Ferritin is a protein that helps store and release iron when the body needs it. While this is a common biomarker checked when anemia or iron deficiency is suspected, Ferritin can also be increased in response to inflammation, infection or trauma. Ferritin is stored in many types of cells, including liver cells. Thus, elevated levels can be indicative of muscle cell damage due to strenuous exercise. High Ferritin that is coupled with normal serum Iron levels is considered to be the result of inflammation, not Iron deficiency. (Source: “Management of Elevated Serum Ferritin Levels.” Gastroenterology & Hepatology 4.5 (2008): 333–334. Print.)
Creatinine and BUN
Blood urea nitrogen (BUN) is the ratio between the production of urea and the clearance of urea in the body. It is formed almost entirely by the liver and is usually presented as a ratio with creatinine. While significantly low BUN and Creatinine levels are usually present with liver disease or damage, it is often caused by dehydration, which causes BUN levels to rise more than creatinine levels and creates a high BUN-to-creatinine ratio. This also highlights the usefulness of Creatinine and BUN levels in determining kidney function along with liver function. A high Creatinine level may indicate that your kidneys are under stress. In this case, kidney disease or blockage will cause both BUN and creatinine levels to go up. (Source)
Bilirubin and Albumin
Elevated levels of bilirubin are considered to be a marker for lowered risk of cardiovascular disease. Healthy elevations in bilirubin have also been known to be caused by increased exercise 10. However, higher levels of physical exercise are actually associated with lower albumin excretion. Liver dysfunction can also create a decrease in albumin levels, so it is essential to convey activity levels to your doctor when discussing blood test results. (Source, Source)
ALP (Alkaline Phosphatase)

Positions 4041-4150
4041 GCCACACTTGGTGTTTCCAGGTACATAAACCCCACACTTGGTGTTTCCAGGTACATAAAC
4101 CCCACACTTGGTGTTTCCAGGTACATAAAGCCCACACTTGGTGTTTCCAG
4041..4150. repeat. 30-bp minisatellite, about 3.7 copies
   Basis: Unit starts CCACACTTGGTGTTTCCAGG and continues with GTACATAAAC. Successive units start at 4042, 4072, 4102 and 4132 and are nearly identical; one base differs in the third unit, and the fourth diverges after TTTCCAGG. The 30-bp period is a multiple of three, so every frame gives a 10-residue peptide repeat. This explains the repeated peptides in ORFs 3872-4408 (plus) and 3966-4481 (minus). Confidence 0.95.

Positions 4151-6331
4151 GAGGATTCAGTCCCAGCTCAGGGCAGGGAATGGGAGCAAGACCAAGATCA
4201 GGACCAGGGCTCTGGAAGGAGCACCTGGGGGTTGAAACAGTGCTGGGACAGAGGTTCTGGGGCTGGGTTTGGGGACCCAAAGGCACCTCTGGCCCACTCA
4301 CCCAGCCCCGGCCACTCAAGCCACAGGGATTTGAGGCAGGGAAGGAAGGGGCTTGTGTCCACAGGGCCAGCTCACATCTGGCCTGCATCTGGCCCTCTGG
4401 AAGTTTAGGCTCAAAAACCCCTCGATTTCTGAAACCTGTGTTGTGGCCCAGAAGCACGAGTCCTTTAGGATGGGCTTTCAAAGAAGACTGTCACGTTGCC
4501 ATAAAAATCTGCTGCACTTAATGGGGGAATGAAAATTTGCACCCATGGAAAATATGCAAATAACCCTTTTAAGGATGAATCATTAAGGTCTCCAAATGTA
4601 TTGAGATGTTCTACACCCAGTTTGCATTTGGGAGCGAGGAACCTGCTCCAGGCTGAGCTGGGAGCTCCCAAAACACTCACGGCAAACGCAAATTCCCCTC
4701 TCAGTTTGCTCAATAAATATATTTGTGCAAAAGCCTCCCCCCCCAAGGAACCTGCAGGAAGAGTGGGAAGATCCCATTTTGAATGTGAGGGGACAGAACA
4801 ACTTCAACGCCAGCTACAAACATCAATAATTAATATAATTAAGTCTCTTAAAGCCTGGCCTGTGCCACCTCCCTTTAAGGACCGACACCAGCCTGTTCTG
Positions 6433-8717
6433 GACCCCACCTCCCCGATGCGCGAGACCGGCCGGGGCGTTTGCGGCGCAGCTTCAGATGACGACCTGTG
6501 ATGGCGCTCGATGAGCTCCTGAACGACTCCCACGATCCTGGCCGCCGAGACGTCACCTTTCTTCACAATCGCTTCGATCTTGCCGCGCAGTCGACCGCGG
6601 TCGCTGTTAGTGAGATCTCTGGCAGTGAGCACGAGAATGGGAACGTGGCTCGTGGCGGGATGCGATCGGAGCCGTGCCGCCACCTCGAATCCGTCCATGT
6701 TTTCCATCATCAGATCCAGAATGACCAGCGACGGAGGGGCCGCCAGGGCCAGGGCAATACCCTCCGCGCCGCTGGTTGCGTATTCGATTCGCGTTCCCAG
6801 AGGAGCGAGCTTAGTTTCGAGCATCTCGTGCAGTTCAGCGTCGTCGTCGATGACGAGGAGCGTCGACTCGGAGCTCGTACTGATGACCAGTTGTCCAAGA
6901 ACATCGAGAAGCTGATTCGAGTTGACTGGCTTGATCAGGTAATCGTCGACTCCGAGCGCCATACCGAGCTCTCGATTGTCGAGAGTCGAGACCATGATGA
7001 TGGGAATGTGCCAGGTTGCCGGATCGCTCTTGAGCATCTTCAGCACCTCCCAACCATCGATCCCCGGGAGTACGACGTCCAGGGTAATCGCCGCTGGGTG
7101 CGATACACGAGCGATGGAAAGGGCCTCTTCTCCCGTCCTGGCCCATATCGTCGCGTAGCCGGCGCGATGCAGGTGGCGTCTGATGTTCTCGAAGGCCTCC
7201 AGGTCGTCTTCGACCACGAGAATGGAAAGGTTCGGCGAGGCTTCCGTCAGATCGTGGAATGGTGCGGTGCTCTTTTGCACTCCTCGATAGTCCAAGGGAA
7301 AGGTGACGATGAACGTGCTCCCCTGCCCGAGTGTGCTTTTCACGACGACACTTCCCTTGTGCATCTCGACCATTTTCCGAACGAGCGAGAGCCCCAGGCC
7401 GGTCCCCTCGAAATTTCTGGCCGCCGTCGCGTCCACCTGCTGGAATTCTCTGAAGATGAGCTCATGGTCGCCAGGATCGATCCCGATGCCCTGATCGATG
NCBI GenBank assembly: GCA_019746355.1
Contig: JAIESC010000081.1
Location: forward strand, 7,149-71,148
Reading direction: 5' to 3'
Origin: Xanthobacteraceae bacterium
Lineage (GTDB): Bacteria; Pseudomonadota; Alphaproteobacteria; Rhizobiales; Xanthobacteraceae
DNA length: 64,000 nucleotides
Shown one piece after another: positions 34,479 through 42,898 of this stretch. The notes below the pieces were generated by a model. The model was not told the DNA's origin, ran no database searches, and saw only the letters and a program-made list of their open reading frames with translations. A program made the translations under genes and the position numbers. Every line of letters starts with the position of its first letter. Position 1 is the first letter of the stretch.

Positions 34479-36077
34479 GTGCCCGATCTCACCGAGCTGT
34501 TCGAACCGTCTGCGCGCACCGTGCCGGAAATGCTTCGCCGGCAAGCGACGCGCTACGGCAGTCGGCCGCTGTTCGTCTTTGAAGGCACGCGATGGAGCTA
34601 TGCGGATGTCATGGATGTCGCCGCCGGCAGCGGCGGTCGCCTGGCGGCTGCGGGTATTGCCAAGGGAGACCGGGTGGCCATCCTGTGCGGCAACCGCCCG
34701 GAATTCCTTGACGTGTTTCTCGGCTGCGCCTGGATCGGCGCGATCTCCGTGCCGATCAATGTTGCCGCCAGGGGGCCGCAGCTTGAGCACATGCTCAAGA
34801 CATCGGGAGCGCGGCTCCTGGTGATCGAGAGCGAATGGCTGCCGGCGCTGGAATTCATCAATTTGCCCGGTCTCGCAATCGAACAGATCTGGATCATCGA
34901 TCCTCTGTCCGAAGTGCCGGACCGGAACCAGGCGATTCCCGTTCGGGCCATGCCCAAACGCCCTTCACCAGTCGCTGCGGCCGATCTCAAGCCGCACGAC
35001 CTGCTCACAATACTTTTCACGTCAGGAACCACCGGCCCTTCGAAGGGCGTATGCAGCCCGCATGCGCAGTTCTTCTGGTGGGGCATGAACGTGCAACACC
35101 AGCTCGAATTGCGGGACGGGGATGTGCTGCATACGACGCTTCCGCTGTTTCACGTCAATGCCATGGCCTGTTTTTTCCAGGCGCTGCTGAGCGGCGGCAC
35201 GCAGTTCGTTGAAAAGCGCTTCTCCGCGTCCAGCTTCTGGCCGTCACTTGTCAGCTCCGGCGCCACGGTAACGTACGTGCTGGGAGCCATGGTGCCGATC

In healthy athletes, ALP elevations up to 2 fold are common. In fact, a healthy person who trains hard or participates in strenuous exercise is likely to have the same elevation that is seen in patients with liver disease. It is crucial to consider this when looking at your liver test results. Need some proof? A recent study has found that exercising on an ergometer cycle until exhaustion causes a significant elevation in serum bone ALP isoforms. ALP is also a biomarker of the growth or healing of bones, so if you are recovering from a recent fracture don’t be too concerned about the elevated ALP levels you may see in your test results while healing as well. (Source)
Low levels of ALP have been associated with zinc deficiency (source). So if you’re looking to boost testosterone and improve your bone density, zinc supplementation is a must. Keep in mind, things in the body need to work in balance and zinc supplementation can deplete copper and vice vera. So we like Jarrow’s Zinc Balance. (affiliate link). You can also go dropper style from professional formula’s. (affiliate link)
When looking at liver enzyme levels, it is important to consider the multiple causes and how they might fit into your lifestyle. If you are ever concerned about elevated liver enzymes, talk to your physician to figure out what treatment plan is best for you.
Some actions steps and things to be aware of
- Sleep more
- Drink less alcohol
- Keep tabs on your prescription medications
- Ibuprofen and NSAIDs can negatively impact the liver
- Eat more healthy fat
- Eat nutrient and mineral dense foods. ie. veggies and fruit
- A great all around supplement for liver inflammation. DFH Hepatone (affiliate link)